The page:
Robert E. Lee, led an army that killed thousands of people in defense of slavery is being honored by lawmakers in Arkansas.
Lee at age 31 in 1838, as a Lieutenant of Engineers in the U. S. Army
The state of Arkansas has a state holiday honoring Robert E. Lee, the Confederate general who was one of the most important military leaders of a splinter nation founded on the principle that people should be allowed to own other human beings. On Wednesday, a state legislative committee rejected a bill introduced by Rep Nate Bell (R) that would have downgraded the Lee holiday to a “memorial day” and moved it so that it did not coincide with another holiday.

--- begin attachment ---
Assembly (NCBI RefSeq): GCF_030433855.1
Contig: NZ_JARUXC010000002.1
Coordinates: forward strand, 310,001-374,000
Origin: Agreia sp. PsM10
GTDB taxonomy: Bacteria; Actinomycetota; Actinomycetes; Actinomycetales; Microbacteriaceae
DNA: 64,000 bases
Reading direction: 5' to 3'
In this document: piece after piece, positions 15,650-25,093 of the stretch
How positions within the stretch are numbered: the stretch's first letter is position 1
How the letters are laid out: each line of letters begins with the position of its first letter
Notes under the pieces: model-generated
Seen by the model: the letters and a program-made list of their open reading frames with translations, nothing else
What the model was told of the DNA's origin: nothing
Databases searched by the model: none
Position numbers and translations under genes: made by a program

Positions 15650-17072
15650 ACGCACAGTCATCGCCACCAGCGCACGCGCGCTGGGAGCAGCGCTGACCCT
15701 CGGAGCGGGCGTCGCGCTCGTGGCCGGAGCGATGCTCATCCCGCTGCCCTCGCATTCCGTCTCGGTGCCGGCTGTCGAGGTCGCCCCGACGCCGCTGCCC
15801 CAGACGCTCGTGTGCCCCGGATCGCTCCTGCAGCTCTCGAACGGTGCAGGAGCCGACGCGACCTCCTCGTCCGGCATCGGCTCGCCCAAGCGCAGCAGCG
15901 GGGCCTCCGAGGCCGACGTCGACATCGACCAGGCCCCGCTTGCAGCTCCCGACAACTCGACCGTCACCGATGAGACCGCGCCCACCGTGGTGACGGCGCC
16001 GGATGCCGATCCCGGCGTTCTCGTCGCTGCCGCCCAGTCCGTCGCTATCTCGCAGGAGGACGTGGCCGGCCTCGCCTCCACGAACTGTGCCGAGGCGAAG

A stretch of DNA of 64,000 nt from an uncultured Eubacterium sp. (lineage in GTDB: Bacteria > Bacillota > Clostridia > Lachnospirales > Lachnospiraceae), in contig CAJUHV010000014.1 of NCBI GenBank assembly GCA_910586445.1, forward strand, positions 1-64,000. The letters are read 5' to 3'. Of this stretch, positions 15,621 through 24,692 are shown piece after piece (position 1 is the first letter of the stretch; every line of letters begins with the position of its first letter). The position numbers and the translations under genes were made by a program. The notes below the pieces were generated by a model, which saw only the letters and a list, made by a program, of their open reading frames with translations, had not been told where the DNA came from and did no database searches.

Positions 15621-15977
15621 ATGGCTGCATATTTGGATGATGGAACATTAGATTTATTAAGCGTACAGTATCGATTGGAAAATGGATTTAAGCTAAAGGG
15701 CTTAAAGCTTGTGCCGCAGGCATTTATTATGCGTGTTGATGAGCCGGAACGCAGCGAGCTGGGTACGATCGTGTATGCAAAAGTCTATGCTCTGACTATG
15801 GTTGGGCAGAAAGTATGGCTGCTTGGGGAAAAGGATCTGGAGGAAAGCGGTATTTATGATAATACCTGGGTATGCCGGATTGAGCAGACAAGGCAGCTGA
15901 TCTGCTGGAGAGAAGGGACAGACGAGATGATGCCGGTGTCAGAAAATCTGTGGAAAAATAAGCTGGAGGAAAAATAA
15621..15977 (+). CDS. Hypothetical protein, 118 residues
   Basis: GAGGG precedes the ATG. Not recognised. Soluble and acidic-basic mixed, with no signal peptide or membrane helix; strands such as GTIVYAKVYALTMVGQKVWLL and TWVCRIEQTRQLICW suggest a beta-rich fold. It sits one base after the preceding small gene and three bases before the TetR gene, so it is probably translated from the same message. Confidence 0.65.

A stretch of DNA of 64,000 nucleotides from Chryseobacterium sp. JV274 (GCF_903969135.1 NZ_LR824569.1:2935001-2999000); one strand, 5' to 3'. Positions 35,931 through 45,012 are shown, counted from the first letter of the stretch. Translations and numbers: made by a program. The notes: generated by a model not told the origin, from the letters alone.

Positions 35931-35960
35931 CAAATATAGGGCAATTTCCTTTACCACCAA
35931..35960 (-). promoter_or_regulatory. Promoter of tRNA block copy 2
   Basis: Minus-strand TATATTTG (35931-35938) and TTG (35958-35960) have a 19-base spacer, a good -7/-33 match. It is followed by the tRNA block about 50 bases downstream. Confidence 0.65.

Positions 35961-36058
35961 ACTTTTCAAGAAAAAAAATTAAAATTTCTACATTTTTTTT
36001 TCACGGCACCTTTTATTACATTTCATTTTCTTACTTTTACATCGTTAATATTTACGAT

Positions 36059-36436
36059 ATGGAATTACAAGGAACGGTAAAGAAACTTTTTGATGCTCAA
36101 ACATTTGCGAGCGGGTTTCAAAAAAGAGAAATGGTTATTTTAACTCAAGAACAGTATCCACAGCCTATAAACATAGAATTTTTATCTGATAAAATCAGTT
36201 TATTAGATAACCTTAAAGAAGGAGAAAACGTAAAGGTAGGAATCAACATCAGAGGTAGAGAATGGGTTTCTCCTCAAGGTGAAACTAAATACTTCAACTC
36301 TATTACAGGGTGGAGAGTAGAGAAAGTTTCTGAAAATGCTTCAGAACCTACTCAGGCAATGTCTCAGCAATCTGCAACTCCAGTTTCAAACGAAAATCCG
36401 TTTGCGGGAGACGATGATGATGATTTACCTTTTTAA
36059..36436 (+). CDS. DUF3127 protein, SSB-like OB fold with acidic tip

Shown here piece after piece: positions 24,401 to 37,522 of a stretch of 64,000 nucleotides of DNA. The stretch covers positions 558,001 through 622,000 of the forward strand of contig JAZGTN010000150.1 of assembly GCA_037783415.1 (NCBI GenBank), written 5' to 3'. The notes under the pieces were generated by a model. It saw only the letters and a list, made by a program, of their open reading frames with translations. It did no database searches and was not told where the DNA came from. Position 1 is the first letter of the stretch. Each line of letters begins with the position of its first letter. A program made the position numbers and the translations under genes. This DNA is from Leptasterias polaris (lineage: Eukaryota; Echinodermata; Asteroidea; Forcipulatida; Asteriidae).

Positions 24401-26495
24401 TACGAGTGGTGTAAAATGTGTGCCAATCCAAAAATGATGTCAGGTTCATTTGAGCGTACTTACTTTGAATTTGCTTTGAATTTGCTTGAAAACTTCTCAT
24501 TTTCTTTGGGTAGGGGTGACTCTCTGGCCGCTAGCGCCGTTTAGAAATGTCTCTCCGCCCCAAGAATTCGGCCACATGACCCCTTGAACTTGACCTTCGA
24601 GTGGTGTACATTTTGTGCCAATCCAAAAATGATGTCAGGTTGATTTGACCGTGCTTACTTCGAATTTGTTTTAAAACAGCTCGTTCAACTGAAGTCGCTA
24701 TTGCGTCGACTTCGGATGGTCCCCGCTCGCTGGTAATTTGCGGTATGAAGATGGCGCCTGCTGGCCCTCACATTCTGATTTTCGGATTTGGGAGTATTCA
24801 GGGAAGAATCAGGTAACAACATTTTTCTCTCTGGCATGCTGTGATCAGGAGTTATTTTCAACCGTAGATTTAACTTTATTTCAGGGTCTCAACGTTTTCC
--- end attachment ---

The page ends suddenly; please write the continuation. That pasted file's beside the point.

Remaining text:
That other holiday: Martin Luther King Day.
The Lee holiday has existed since the 1940s in Arkansas, while the state first recognized Martin Luther King Day in 1983. The two holidays were combined into a joint holiday — one for the man who defended slavery and one for the man who lead much of the effort to eliminate Jim Crow — 1985.